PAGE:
A report by Missouri Auditor Tom Schweich paints a picture of the Hickman Mills School District running amok.
Schweich’s audit is a saga of contracts being awarded without bids, wasteful travel by some board members and employees, multiple questionable expenditures, hefty amounts of money spent on meals, improperly closed meetings and some very strange personnel moves.
This is what happens when not enough people are watching. While media in Kansas City were focused on what was going on with the larger Kansas City Public Schools district, few noticed that Hickman Mills was slipping out of control. Inattention and weak board leadership created a vacuum, and some greedy people in the community slipped in to grab contracts, jobs and other taxpayer-provided perks. By last spring, the tenacles of Freedom Inc., the political club, were leaving puncture marks in the district’s fabric. The district had slipped to provisional accreditation and its finances were shaky.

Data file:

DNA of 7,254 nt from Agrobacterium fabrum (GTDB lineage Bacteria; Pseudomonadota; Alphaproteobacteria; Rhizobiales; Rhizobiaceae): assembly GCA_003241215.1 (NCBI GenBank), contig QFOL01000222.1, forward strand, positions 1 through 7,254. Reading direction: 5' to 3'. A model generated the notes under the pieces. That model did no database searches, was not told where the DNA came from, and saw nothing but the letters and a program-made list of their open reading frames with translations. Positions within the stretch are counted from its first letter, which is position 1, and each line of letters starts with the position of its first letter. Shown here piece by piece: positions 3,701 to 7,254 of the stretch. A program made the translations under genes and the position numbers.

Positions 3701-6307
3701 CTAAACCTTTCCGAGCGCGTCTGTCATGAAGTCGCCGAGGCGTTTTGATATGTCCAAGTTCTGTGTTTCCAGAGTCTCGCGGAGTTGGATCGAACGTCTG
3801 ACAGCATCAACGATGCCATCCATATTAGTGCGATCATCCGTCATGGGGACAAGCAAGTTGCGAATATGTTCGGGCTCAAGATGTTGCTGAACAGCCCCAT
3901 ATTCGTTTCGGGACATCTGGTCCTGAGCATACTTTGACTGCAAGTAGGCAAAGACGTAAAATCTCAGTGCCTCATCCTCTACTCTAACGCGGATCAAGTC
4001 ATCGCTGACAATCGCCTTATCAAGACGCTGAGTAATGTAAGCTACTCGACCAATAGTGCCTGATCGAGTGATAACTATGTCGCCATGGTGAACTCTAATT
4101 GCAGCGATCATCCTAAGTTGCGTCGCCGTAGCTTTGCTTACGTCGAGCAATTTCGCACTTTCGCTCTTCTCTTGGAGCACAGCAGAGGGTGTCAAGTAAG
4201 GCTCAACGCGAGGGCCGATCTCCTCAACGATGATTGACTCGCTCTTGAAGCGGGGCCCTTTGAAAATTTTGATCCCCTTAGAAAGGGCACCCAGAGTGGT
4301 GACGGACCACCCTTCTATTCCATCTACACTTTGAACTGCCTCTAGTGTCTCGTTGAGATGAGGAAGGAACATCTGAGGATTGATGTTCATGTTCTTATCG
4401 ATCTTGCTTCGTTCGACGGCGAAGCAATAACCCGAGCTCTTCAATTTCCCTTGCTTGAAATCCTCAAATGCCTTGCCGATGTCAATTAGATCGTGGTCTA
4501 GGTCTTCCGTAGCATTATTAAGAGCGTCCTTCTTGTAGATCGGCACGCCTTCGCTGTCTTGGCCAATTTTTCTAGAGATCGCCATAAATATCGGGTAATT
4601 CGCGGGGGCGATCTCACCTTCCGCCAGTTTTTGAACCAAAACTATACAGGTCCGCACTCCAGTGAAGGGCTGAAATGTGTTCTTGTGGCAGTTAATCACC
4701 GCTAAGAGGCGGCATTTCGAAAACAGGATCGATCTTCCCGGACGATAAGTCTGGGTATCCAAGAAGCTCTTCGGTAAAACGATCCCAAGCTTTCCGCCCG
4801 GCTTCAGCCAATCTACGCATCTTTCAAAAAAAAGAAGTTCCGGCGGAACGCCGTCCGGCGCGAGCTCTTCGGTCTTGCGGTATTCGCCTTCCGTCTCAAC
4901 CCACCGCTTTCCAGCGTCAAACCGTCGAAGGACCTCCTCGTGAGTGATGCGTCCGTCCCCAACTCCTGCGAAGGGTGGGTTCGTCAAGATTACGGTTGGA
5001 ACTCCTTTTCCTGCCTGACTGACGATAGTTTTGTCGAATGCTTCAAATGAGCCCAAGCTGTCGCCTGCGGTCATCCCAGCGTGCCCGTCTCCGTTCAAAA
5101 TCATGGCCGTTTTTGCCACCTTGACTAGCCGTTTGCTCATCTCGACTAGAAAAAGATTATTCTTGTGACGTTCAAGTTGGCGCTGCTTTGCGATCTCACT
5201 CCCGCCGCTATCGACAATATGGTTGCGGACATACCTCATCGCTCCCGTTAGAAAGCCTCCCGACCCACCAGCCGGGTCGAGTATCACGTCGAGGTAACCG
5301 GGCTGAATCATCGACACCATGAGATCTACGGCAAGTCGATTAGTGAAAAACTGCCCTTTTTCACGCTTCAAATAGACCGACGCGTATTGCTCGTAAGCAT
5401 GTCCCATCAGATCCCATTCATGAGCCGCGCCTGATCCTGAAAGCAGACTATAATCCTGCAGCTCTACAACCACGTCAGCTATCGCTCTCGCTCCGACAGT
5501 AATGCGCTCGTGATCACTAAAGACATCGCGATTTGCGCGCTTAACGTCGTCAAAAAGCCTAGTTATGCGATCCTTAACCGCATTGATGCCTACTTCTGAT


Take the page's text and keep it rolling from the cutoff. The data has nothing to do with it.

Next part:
Schweich’s audit details how former school board President Breman Anderson, a Freedom member, seemingly singlehandedly engineered a swap of acting superintendents in 2012, with the public, fellow board members and even the ousted placeholder in the dark about the move. Anderson used his board position to create a small fiefdom, even ordering staff to write a check with district funds for a Alpha Kappa Alpha debutante ball fundraiser on behalf of a former board secretary’s daughter.
The one good thing that happened under Anderson’s leadership was the hiring of current Superintendent Dennis Carpenter, although the audit has plenty to say about the expensive search process.
Carpenter, who hails from Georgia, is working overtime to get the district operating on a professional basis. It helps — a lot — that the board staged a coup last May and ousted Anderson. The current president, Eric Lowe, and the vice president, Dan Osman, are straight shooters who follow the rules.
The board and superintendent pretty much agree with all of the criticisms and recommendations in Schweich’s audit. Progress will continue as long as Carpenter stays and the current board membership remains in place. That’s not a given; 10 candidates are running for three open school board seats in next month’s election. Some of them, including Anderson, are thought to have ties to Freedom.
The chances of history repeating itself as slim, though. Because this time, we’ll all be watching.